We’ve talked a little already about how some melodies are more idiomatically correct for certain instruments, but that’s just scratching the surface of the importance of orchestration. Below is a list of considerations that you should think about when assigning the melody to an instrument:
What is the character of the melody?
Is it light and bouncy? If so perhaps a woodwind, pitched percussion instrument, or violin is the appropriate instrument.
Is it dark and brooding? If so maybe it should be performed by a tuba, double bass, or French horn.
In general, try to match the character of the melody with an instrument that has similar traits. Remember that the sound of an instrument can change greatly depending on its tessitura (or range).
Does the melody have any limiting technical demands?
If your melody is a complex set of arpeggios and blazing fast notes then it would be unwise and unkind to ask most tuba players to play it, but a flute player might jump at the opportunity.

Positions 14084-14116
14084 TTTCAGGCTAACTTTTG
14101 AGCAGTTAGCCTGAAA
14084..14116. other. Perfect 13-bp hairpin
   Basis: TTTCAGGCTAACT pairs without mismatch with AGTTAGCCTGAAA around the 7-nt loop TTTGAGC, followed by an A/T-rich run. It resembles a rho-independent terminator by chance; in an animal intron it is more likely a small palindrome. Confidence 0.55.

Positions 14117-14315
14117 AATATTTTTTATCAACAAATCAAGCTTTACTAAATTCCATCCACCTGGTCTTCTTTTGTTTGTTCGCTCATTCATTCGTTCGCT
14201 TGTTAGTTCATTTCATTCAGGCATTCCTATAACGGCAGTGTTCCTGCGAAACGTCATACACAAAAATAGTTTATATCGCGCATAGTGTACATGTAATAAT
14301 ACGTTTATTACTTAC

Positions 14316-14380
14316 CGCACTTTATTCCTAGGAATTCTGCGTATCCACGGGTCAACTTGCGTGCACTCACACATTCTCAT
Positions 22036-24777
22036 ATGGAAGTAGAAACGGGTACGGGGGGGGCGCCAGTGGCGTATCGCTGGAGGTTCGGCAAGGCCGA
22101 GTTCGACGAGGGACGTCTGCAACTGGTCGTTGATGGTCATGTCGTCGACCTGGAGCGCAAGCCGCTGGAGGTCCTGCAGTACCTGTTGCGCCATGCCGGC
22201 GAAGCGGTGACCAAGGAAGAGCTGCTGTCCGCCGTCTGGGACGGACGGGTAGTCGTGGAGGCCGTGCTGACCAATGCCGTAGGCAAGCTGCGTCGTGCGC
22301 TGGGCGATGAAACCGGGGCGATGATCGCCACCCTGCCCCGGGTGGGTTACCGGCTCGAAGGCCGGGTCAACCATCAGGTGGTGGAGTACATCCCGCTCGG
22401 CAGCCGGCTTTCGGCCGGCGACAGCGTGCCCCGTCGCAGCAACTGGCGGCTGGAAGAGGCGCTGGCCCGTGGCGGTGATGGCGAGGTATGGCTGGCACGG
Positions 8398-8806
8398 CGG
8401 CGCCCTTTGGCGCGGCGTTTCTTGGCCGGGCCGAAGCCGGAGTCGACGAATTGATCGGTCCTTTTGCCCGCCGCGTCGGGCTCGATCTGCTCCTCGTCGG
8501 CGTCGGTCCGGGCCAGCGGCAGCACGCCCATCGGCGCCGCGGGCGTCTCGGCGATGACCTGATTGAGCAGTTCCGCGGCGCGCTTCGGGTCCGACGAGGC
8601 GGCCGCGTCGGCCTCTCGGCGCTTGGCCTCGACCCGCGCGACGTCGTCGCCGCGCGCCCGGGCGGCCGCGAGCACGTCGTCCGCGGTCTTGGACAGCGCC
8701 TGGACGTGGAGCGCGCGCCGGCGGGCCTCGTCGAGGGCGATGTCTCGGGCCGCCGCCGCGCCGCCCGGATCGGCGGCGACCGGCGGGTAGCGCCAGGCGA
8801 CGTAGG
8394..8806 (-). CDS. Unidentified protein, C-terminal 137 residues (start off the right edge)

If the range of your melody is extremely wide then you’ll need to find a instrument with an equally wide range, or you’ll have to spread it across multiple instruments in the ensemble.
If your melody contains extremely long notes or has no easy place to breath you would want to avoid giving it to brass players.
How does this melody fit into the overall story of your piece?
Are there specific characters represented by different motifs (like in Wagner or Star Wars)? If so the you might want to consider grouping those motifs by instrument too.
Is there a specific mood your melody is trying to convey that isn’t obvious just from its characteristics? Sometimes its necessary to give an instrument a melody that is outside of its typical characteristics for creative purposes. A light and bouncy melody might sound “ironic” when performed by a tuba or double bass.
For further study:
Check out Peter and the Wolf by Prokofiev for a masterclass in assigning melodies based on instrument characteristics.